Some restrictions should be put into the Bill to ensure a genuine move away from market-based mechanisms like payment by volume and back to block contracts based on nationally-decided costings.  Competition based on price should not be permitted.

The scale of the Tory majority makes outright defeat of the Bill out of the question, so the focus for ongoing campaigning has to centre on making the case for amendments to tackle the main negative elements of the Bill.

Whilst many concerns will be raised as the Bill progresses, campaigners need to prioritise issues that can attract a wide range of support.

The passage of the bill

In Parliament Labour oppose the bill, but there are unlikely to be enough Tory rebels for it not to pass. Attempts to amend it are being made and could attract support from some Tories and within the Lords, especially as the government is keen to push it through quickly, opening up some opportunities for concessions.

The bill entered the Commons for its committee stage on 7 September, where each clause is examined. Changes will be presented for debate and votes in the Report stage, before the Third reading and its passage into the Lords where the process is repeated.

Here are some of the areas where amendments are likely to be sought.

Competition procurement and privatisation

NHS to be default provider as any existing outsourced contracts with Trusts or CCGs expire: only where ICS can demonstrate NHS providers unable/unwilling to provide services may services be outsourced or re-tendered.

To avoid a race to the bottom on quality (as happened with hospital cleaning in the 1980s) only companies paying at least NHS pay, terms and conditions should be allowed to bid for contracts.

Duties of Secretary of State: 

Those who campaigned against the Lansley Bill will be in favour of the SoS having powers over, and being held directly responsible for the NHS, as was clear before 2012.  But not all of the many new powers are appropriate, and there must be proper parliamentary oversight of their use.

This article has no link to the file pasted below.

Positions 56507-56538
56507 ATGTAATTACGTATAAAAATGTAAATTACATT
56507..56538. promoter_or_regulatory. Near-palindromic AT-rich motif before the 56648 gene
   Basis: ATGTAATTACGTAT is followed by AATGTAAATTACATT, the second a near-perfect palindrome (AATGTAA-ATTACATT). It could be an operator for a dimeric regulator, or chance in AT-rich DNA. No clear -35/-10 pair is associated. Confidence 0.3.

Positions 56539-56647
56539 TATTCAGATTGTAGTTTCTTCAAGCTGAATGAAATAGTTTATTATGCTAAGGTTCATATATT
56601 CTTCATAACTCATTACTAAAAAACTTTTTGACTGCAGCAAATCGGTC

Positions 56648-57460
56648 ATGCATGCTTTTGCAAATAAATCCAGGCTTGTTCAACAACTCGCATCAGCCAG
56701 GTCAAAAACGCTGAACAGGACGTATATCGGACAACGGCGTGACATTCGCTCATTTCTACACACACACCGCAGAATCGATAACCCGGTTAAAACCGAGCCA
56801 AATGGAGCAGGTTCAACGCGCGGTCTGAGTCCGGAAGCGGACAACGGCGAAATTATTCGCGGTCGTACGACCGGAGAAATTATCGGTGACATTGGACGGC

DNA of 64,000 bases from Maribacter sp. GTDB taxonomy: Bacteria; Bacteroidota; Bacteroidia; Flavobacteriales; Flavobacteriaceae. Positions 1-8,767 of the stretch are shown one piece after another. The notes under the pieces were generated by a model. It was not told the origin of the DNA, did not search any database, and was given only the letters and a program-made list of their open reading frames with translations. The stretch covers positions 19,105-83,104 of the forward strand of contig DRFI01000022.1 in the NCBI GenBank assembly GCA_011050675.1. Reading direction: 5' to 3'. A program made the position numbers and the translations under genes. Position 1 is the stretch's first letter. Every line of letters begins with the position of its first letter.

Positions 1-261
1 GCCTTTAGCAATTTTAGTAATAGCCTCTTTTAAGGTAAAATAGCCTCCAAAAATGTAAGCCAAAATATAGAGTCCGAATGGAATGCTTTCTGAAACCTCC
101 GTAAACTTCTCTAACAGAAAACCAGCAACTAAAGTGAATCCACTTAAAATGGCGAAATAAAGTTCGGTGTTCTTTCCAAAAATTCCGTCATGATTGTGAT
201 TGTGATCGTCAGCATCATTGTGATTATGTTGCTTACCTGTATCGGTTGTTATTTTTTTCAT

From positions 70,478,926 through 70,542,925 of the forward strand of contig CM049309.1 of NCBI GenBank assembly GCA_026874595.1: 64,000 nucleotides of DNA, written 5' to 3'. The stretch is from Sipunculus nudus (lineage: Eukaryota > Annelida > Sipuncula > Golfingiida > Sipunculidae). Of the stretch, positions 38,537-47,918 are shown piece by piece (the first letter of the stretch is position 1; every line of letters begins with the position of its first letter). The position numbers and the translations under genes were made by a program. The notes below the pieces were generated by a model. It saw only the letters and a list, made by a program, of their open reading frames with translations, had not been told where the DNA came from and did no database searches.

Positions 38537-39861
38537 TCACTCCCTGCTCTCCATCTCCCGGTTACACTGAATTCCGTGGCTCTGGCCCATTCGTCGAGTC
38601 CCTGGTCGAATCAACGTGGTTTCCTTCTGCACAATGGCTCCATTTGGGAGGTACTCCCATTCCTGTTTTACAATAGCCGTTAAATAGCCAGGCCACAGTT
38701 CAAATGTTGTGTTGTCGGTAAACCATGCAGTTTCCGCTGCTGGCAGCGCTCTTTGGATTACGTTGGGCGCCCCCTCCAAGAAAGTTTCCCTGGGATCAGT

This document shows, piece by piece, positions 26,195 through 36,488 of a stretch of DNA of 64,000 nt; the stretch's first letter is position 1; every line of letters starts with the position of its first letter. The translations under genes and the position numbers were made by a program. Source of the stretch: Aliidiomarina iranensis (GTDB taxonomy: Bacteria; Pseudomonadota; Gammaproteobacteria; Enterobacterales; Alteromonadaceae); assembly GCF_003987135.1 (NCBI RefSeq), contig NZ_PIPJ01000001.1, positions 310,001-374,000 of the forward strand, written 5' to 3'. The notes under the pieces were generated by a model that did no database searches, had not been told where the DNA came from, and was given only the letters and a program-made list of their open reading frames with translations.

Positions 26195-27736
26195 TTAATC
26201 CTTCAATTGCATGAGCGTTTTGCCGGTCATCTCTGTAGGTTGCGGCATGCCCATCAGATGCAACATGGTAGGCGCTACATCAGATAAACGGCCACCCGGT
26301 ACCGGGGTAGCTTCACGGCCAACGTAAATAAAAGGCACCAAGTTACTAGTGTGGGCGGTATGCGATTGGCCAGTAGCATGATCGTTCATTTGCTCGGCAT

Any new powers must be coupled with the restoration of the pre-2012 duties of the Secretary of State, which, given the new structure of the NHS, should also apply to NHS England and ICBs, through which he carries out these duties.

Trusts and Foundation Trusts

Amendments to the 2012 Act should put FTs on equal status with NHS trusts (a level playing field), make them subject to direction in the same way, reimpose the cap on non-NHS income, and require both FTs and NHS Trusts to publish income AND EXPENDITURE details of any private patient activity to expose the real cost to the NHS.

Loss of local accountability

ICB chairs, who under the Bill would have considerable powers, but would be appointed by NHS England subject to approval by the SoS, should instead be ELECTED in a system analogous to Mayors or Police and Crime Commissioners.

ICBs and Partnerships must be barred from including any private sector representatives on their Boards or decision-making roles. ICB non executives must be appointed through a fair process focused on respecting diversity and overseen independently, and include mental health, public health and patient representation.

The Bill needs to be explicit that ICBs and ICPs must meet in public, make arrangements for remote access, publish all the papers in good time and they must be prevented for using any argument of commercial confidentiality to avoid providing information. 

Funding allocations to places and providers must be subject to local democratic challenge, and local access to the full range of NHS services should be guaranteed to all communities, with any change to local services subject to oversight by each Council’s Health Scrutiny function.

Professional regulation

New powers over professional regulation should not be given to the Secretary of State unless the Bill imposes some stronger oversight by parliament and some test to apply as to the overall value of any change.